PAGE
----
With so many uncertainties hanging over the federal election result, it’s hard not to talk about politics – but let’s try.
At the time of writing, the near-certain result of the election is for the Turnbull government to scrape over the line to form government, or to do so with help of an independent – perhaps the obstreperous member for Kennedy, Bob Katter.
In 2010 I was in Katter’s office when he told about 50 crammed-in journalists why he would not support the Gillard government – the government that the other two of the “three amigos”, Rob Oakeshott and Tony Windsor, later decided to back.
In the days ahead we are likely to hear more Katter-style speeches, though late on Saturday night Mr Turnbull said he was confident he would form majority government without Katter or anyone else.
It’s the economy, stupid
To get away from that, let’s look at what it means for our future prosperity.
The economic challenge ahead for Australia is daunting, and the question being asked by everyday Australians should not be “did my side win?” so much as “will the government that is about to be formed able to deal with those challenges?”
The first point to keep in mind is that both major parties (perhaps minor ones too) seem to have an on-going leave-pass to break promises. It is up to journalists to keep the pressure on to prevent that.
Prime Minister Malcolm Turnbull promised stability and an economic plan. Labor is right, to a large extent, to argue that he can deliver neither.
On election night, opposition leader Bill Shorten pointed to the great electoral strides his party has made, and to the “stability [Mr Turnbull] has failed to deliver tonight”.
That is more a reference to the senate than the lower house – Mr Turnbull will win the former one way or another, but the latter is a distinct problem.
That is never good for prosperity in itself – unless, of course, the government of the day wishes to pursue economically harmful policies.
There are such policies in the Turnbull manifesto that we can only hope he allows to wither away – chief among them is the refusal to change tax concessions that suck debt-capital into the country only to push house prices way out of reach of young Australians.
A multitude of challenges
That is not the only economic issue, of course. The Coalition has promised to tackle youth unemployment through a program of government-paid internships for the long-term unemployed.
If it can legislate that program, it may well succeed in matching young workers with companies looking for good staff. But such controversial plans are likely to fall foul of a divided senate, and Labor has put much effort into stopping that plan in its tracks.
There is also the issue of ‘debt and deficit’, which Turnbull’s predecessor Tony Abbott built into a national obsession.
It has little, in fact, to do with the Coalition’s plan for ‘jobs and growth’ – but who will even believe that after years of conditioning by major news outlets, particularly News Corp?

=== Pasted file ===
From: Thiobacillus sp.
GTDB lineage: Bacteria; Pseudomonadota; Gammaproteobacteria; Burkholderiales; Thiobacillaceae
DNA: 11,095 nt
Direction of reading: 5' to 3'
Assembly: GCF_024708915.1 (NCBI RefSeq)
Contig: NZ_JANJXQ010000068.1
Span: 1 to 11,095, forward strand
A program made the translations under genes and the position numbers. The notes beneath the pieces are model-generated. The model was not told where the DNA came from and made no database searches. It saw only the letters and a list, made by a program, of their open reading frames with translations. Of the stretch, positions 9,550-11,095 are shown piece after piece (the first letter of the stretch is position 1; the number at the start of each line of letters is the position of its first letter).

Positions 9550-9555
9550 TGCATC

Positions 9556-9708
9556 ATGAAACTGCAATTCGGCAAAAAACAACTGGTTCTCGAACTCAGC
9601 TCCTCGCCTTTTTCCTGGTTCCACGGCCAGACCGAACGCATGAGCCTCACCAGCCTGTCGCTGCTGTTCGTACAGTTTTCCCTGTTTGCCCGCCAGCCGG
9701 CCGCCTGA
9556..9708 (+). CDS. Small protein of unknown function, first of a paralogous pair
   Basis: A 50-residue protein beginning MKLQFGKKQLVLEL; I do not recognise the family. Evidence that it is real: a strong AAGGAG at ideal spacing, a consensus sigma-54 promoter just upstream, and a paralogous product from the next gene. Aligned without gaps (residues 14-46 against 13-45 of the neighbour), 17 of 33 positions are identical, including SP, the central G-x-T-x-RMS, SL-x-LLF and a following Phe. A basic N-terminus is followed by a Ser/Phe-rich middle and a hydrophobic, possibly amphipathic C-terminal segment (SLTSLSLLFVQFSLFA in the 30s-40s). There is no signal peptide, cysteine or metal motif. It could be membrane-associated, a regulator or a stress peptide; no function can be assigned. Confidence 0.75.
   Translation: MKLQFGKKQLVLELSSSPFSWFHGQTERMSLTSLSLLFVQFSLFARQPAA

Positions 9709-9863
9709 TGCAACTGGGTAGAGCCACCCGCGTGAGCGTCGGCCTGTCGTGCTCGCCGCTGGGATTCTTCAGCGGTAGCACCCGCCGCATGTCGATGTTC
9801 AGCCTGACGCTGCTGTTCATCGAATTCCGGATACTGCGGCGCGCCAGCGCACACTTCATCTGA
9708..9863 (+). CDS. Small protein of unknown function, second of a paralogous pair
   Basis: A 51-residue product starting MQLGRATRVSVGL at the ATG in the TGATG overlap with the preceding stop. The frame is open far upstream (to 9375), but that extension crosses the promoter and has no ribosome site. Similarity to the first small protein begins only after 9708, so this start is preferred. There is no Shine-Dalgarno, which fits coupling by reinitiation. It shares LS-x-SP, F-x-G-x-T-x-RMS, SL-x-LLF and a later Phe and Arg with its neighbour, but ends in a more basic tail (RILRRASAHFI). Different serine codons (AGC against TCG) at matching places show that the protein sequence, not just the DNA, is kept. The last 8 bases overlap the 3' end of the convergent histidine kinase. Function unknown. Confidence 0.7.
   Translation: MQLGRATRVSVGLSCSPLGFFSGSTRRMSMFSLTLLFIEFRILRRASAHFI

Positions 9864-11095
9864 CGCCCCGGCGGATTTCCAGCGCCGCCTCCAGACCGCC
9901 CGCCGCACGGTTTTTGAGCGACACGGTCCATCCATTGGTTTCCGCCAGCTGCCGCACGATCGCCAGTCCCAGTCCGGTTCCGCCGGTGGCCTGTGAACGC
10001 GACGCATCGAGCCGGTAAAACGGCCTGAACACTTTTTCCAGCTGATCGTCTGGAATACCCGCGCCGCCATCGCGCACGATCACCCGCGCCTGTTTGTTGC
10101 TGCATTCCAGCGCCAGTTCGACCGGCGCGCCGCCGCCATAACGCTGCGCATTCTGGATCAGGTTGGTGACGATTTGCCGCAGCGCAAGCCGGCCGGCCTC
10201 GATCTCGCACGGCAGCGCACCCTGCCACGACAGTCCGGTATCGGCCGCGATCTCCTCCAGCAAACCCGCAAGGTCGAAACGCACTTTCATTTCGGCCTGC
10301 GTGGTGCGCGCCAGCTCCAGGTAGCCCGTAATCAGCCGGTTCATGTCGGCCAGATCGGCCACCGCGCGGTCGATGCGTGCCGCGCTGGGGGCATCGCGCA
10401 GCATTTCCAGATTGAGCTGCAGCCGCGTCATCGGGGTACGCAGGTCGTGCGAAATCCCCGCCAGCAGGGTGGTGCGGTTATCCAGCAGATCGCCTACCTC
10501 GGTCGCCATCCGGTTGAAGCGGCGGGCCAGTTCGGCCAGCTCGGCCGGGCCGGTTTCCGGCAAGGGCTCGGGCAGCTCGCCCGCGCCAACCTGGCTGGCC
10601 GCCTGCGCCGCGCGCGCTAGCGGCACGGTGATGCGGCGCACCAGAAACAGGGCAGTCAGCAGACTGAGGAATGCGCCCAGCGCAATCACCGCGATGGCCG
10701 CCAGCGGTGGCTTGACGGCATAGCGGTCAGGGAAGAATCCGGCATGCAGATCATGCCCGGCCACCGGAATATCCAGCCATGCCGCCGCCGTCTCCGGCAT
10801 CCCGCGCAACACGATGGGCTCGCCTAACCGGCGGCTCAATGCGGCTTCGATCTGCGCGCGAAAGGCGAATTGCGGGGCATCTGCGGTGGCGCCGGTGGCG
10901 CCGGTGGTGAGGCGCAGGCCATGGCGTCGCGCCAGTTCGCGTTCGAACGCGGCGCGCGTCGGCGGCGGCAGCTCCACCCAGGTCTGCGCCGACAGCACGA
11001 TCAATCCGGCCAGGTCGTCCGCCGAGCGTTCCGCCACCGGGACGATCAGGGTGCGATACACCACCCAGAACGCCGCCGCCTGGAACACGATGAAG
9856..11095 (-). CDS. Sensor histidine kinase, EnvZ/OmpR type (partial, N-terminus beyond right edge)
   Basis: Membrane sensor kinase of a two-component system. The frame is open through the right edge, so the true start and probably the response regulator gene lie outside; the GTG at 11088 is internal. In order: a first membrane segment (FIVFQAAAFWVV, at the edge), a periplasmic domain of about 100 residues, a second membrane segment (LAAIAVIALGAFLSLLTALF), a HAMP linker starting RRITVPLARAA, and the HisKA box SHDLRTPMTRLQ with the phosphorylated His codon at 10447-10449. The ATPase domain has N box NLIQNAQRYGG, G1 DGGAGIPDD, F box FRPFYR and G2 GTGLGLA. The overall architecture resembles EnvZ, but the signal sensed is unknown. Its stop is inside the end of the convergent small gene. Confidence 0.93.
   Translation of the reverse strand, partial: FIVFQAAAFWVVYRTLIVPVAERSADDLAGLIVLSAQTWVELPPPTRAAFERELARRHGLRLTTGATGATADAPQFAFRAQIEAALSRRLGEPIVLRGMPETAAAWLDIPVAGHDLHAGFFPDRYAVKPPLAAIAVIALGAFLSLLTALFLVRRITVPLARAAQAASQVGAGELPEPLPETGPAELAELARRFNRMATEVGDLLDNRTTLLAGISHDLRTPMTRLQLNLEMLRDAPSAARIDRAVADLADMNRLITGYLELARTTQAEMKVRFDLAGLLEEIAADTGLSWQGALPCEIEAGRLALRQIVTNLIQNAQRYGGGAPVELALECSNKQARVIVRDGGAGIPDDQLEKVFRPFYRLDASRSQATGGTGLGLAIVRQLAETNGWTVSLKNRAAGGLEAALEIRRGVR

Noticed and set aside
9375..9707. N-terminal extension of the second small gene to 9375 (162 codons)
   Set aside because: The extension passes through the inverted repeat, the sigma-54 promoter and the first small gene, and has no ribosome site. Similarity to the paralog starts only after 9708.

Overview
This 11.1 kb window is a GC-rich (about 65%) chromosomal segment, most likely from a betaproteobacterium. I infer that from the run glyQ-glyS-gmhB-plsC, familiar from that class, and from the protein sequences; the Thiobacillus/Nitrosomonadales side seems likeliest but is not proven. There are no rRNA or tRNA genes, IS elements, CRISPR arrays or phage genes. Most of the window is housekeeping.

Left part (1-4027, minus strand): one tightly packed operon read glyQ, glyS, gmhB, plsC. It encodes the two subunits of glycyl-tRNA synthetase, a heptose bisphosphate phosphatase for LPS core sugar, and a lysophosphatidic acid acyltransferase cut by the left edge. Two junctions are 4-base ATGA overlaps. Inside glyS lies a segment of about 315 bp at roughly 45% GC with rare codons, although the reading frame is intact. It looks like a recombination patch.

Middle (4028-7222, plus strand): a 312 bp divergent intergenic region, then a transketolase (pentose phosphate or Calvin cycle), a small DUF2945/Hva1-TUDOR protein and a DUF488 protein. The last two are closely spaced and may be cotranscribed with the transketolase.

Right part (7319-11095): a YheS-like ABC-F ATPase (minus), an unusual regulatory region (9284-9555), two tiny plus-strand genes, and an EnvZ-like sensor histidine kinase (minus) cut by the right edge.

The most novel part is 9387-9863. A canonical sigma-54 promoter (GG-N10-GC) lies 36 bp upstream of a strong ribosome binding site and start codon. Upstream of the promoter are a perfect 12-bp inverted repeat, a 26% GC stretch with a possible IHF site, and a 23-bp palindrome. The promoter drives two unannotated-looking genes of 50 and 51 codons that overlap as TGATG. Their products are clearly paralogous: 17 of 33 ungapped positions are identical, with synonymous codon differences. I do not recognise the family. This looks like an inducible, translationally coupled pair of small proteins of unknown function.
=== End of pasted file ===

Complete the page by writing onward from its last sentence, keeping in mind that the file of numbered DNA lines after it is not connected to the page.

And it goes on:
In hard times, ‘jobs and growth’ are buoyed by public spending – yes, some of it funded by ‘debt’.
Public demand, or government spending, is required when private demand sags – as it is currently doing in Australia. And the Turnbull government has already done its bit to increase it.
Investment bank UBS noted last week that the first Turnbull government has overseen “a ‘mini-boom’ in public consumption, which has jumped to 3.7 per cent year-on-year in the first quart of 2016, the fastest since 2012, up from approximately flat in 2014”.
So forget the damaging ‘debt and deficit’ mantra of the Abbott years. If a second Turnbull government is formed, it will need to keep up a sufficient level of public demand to stop Australia sliding into recession.
Abbott and his sloganeering backers were thrown out by the Turnbull ascendency because they ignored the real economic needs of the nation – backed by too many journalists blinded by the same ideology.
This is not a game. Australia will suffer if Turnbull allows the same zealots from his back-benches to determine the economic agenda ahead.
If, as seems certain, Turnbull has won government, the news media should unleash hell on any factions within his own government that try to govern by slogan rather than sound economic pragmatism.
Ok, so there’s still politics
Turnbull’ challenge is to negotiate – likely from within a minority government, but definitely with a hostile senate – to pass all the reforming legislation the nation needs.
It has been done before – by a much maligned woman named Julia Gillard.
Back then, the dominant media narrative was around ‘chaos’ and ‘dysfunction’, despite record volumes of legislation passing both houses.
This time, it would be helpful if the same media outlets dropped the politicking and backed sensible reform through what promises to be several very difficult years ahead – the tailing off of the mining investment boom, challenges to the value of the Aussie dollar, the closing of auto-manufacturing, stagnant wages, weak business investment and a deeply unstable global economy.
At this moment in history, Australia can afford nothing less.